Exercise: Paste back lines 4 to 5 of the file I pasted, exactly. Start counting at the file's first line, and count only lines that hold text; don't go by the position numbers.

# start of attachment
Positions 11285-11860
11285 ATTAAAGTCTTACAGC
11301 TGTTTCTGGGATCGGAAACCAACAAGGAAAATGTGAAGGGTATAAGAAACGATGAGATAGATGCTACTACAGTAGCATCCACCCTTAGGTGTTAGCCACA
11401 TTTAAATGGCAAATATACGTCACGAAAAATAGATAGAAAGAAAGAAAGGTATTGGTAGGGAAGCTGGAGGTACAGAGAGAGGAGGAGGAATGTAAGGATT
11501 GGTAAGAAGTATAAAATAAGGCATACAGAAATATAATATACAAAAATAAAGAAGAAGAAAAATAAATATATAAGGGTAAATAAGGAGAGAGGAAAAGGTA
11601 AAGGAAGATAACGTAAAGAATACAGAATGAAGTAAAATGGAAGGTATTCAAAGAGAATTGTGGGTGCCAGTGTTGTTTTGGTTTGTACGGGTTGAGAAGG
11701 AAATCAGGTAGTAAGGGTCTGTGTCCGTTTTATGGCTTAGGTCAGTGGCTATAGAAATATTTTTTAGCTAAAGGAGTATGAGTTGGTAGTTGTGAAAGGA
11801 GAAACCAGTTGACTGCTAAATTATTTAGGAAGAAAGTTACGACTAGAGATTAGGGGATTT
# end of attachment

11401 TTTAAATGGCAAATATACGTCACGAAAAATAGATAGAAAGAAAGAAAGGTATTGGTAGGGAAGCTGGAGGTACAGAGAGAGGAGGAGGAATGTAAGGATT
11501 GGTAAGAAGTATAAAATAAGGCATACAGAAATATAATATACAAAAATAAAGAAGAAGAAAAATAAATATATAAGGGTAAATAAGGAGAGAGGAAAAGGTA